Dog urine and grass...

greenjeans_il(zone5 IL)May 1, 2007

Just to continue a discussion we were having on another thread; does dog urine hold a more negative impact on the turf when the grass is stressed as opposed to healthy? Or does it not matter?

One poster commented that she'd experienced dead areas due to dog urine only when the turf was dormant, but while it's actively growing it actually flourished in those areas.

I'm a new dog owner and I noticed dead areas that appeared after I'd mowed my bentgrass from 3-4" all the way down to 1/2". The turf was significantly stressed but has since recovered. I also haven't noticed any increase in dead areas.

Also, does the gender of the dog make a difference? I realize male dogs usually go on trees and fire hydrants (etc..) where females do the squat. Is that the only thing that makes a difference or does one gender have a significantly more negative impact on the turf than another for any other reason?

All this about dog pee! Gee whiz! (pun intended)

Greenjeans

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kelleynelson

I've read that females tend to cause more turf problems. The composition of the urine is somehow more destructive and because they squat, the urine is concentrated tightly in one spot.

I think it was my post you were referring to. I have a TTTF lawn with some remaining other fine fescues that preceded my TTTF overseeding.

My 7 month old TTTF doesn't seem to be harmed by the pee now and instead just gets a big flush of top growth. Right now nothing at all is growing in the burned spots, which are about 2-3 inches in diameter.

    Bookmark   May 1, 2007 at 10:51AM
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greenjeans_il(zone5 IL)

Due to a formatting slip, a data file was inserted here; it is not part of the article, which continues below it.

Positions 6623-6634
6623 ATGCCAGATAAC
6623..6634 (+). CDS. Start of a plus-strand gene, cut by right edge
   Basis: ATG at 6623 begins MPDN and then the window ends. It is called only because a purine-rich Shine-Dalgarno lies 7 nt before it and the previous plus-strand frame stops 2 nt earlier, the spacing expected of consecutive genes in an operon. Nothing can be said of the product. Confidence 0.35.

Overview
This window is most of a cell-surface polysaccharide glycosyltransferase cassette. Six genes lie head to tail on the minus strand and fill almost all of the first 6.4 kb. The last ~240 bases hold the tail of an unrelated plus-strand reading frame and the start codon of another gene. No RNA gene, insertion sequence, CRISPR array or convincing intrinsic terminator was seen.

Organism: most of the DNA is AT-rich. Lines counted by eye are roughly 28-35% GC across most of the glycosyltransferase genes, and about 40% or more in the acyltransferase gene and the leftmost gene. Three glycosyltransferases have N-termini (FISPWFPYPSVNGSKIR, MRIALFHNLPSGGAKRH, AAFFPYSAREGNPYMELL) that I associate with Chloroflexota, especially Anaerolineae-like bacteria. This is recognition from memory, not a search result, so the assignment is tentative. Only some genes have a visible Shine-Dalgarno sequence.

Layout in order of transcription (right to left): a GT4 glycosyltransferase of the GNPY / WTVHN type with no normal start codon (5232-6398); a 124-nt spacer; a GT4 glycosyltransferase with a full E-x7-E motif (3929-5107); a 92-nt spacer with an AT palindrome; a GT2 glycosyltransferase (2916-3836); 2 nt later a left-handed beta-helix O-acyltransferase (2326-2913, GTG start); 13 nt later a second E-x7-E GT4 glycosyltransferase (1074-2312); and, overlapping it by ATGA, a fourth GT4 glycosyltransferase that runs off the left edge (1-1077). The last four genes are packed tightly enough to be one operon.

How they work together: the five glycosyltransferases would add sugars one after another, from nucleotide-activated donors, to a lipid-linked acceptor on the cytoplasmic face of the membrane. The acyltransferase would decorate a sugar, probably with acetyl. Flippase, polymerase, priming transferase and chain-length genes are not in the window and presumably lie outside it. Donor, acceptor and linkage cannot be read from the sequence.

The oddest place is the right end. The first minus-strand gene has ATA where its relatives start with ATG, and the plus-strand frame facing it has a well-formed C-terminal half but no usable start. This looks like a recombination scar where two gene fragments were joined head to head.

2-3"? That must be nice. What kind of dog? I've got a Husky that (bless her soul) goes in one area of the lawn. I've got some spots that must have received double duty because they're almost 10" across.

Greenjeans

    Bookmark   May 1, 2007 at 11:02AM
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kelleynelson

Wow, that's a crater! We have an 8 month old Airedale puppy.

The bit of aggrivation is well worth the therapy I derive from coming home from work at night and playing frisbee with her and running around until we're both out of breath :)

    Bookmark   May 1, 2007 at 11:26AM
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deerslayer(Z5 NE IL KBG)

I wonder if the type of grass makes a difference. I have a KBG, Rye, Fescue lawn. We sometimes "dog sit" for my son's two female terriers (about 12 lbs each). I haven't seen any brown spots or flushes of growth. Of course, they don't pee large quantities.

-Deerslayer

    Bookmark   May 1, 2007 at 12:05PM
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dchall_san_antonio(8 San Antonio)

Females usually cause the problem because they empty their bladders all in one squat. Males sprinkle every vertical surface they can find.

I think stressed grass would take it harder. You might just scatter a few handfuls of table sugar in your dog's favorite spot. The sugar will stimulate reproduction of the microbes that do the work on the urine.

    Bookmark   May 1, 2007 at 2:17PM
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whip1 Zone 5 NE Ohio

I have a med terrier, and the only times my lawn is affected is winter, and summer. If we have a lot of snow, the dog only goes in one area that he clears. In the summer, if it's dry, I get a bunch of little brown spots. Usually water will fix it. I'm trying the sugar method with mixed results.
In the spring,with lots of rain, the grass seems to grow faster in a bunch of small circles around the yard. I assume this is where he went, and the grass does better in those spots.

    Bookmark   May 1, 2007 at 2:36PM
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dchall_san_antonio(8 San Antonio)

whip1; if you want to clear up those circles, you need to provide more fertilizer in general. The dog is doing more fertilizing than you are.

    Bookmark   May 2, 2007 at 12:42PM
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deerslayer(Z5 NE IL KBG)

"The dog is doing more fertilizing than you are."

I'll second that.

-Deerslayer

    Bookmark   May 2, 2007 at 5:48PM
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whip1 Zone 5 NE Ohio

I already applied CGM, and I will do another feeding in the middle of May. I didnt believe in high "N" fertiliser in the fall, and I have since learned the error of my ways. That might be the problem.

    Bookmark   May 2, 2007 at 6:54PM
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